I cannot imagine a Zimbabwean setting himself on fire for any public cause, let alone dying in a suicide car bomb. ‘Indoda iyazibonela’(Every man for himself), Zimbabweans believe.
In the two countries, I can discern similarities in the political leaders of the ruling parties. President Robert Mugabe strongly believes that once his party wins an election, the opposition ceases to exist. Little does he recognise that the opposition is also part of government.
President Morsi seems to be of the same view; since he was elected by the majority, he has the right to ignore those who did not elect him. It is as if they cease to exist. Like Mugabe, only Morsi’s programme seemed to matter. The opposition or any alternative voices, can, in Mugabe’s words, ‘go to hell’.
Both Morsi and Mugabe strongly believe those citizens who did not vote for them are simply no longer citizens. Zimbabwe’s Dydimus Mutasa, a close Mugabe confidant, once publicly said his party was only interested in Zimbabweans who voted for his party. And Mugabe did not publicly rebuke him. Instead, Mugabe later ravished the exodus of Zimbabweans to other countries, boasting that they should leave if they want.
Former President Morsi also thinks democracy is a one-event affair: election day. He strongly believes that after being elected, all citizens should shut up and watch him destroy their country until the next elections.
‘Elected dictators’ do not have the word ‘consultation’ in their vocabulary. As far as they are concerned, consultation is the same as telling someone their decisions in order to simply receive a subservient affirmation. Nothing is supposed to be debated. Both Mugabe and Morsi failed to understand democracy in its totality. Mugabe once publicly stated that if the people refused an idea in a referendum, he would simply take it to parliament and continue the project. The two men also fail to appreciate that one of the major functions of democracy is the protection and promotion of the minority. True democracy has room to respect the possibility that the majority decision prevails but the minority is not necessarily wrong.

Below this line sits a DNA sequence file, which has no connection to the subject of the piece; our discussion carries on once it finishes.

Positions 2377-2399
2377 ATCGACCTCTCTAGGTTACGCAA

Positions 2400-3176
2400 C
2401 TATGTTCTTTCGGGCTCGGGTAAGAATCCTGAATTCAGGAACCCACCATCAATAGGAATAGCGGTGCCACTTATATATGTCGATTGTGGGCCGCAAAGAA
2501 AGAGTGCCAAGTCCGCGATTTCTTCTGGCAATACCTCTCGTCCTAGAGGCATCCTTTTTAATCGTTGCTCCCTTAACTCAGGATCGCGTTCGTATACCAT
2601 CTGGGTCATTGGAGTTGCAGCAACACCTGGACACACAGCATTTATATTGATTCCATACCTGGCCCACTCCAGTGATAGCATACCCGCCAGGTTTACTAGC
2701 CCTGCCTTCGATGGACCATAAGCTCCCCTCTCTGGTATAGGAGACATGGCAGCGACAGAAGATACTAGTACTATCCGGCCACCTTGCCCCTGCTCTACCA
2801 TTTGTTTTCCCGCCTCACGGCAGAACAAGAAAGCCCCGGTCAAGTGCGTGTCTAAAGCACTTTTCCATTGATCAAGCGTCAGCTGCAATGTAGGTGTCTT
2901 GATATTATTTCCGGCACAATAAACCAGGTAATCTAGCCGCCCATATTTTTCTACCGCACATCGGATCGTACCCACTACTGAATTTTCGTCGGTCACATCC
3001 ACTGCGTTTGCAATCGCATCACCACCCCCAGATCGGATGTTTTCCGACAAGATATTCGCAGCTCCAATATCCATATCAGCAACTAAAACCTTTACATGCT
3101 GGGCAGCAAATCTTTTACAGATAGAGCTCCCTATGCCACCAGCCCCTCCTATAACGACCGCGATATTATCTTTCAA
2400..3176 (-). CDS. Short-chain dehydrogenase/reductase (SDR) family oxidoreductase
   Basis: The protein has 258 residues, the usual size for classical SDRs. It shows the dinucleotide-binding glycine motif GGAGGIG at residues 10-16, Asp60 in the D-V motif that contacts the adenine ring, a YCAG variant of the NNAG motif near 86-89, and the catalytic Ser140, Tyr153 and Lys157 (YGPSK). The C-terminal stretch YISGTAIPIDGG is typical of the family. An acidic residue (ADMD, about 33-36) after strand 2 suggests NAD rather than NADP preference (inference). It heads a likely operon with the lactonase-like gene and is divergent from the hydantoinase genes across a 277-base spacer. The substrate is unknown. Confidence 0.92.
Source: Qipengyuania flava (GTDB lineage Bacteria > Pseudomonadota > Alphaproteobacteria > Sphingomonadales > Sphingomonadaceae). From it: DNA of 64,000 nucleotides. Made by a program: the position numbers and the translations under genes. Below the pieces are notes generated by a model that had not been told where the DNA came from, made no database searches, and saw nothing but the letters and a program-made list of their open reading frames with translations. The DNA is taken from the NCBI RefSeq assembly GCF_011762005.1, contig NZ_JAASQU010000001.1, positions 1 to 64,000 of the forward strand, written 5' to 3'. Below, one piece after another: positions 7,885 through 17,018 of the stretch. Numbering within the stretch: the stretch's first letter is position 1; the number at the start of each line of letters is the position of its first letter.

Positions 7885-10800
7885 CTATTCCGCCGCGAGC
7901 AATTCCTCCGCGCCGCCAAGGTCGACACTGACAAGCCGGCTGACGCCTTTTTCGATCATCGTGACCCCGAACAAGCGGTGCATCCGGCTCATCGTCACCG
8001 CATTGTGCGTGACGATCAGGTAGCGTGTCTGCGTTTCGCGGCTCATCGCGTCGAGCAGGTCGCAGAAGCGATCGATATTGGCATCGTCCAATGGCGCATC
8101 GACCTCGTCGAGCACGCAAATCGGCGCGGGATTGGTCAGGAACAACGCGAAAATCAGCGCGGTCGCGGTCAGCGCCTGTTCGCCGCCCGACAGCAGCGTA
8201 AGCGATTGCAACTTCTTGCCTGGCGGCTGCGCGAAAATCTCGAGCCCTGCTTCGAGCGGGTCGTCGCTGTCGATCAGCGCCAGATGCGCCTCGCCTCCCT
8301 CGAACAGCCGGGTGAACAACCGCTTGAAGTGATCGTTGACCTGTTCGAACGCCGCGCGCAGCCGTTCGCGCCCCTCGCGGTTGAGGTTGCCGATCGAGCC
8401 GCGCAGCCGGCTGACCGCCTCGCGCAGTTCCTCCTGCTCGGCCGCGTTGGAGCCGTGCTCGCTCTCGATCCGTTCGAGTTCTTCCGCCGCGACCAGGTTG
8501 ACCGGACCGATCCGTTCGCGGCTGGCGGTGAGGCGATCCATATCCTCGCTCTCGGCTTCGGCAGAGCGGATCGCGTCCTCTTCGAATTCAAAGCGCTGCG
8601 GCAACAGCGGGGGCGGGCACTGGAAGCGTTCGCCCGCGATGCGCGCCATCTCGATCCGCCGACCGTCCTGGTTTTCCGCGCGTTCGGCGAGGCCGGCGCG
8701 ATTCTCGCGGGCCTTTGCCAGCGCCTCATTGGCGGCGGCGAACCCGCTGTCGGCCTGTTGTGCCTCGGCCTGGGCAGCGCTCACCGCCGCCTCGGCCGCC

The two leaders, one north and the other south, also seem to fail to understand and appreciate the difference between a party president and a national president. Mugabe seems never to abandon the post of party president. His primary consideration in all decisions is always ‘the party’, Zanu (PF). The nation comes second. Morsi’s passionate concern is his Justice and Freedom Party, nothing else.
No party head of state
I strongly believe we should introduce a law that prohibits a party leader from holding both party and State leader. Mugabe should have resigned his party position when he assumed the State presidency. We would then have a national head of state, not a party head of state.
The two men’s discord is only in that Mugabe has transformed the army into a personal and party militia, loyal only to him and his party, rewarding them handsomely for their services. Morsi has failed to personalise the army, hence his demise. The Egyptian army is, to a large extent, a national army with its own power base.
It remains to be seen what the streets will say if President Mugabe’s rigging machinery succeeds in in the coming crucial elections. The streets of Egypt spoke, and the army intervened to stop the rot. But I am still not convinced that the army, Zimbabwean or Egyptian, should have the power to oversee democracy as they both currently do.
‘The pen cannot be mightier than the gun’, Mugabe’s political philosophy says.
Zimbabwe is a military dictatorship in which the army takes power in order to retain their dictator in State House, while Egypt is a military dictatorship in which the army intervenes to replace the president.Post published in: Opinions & Analysis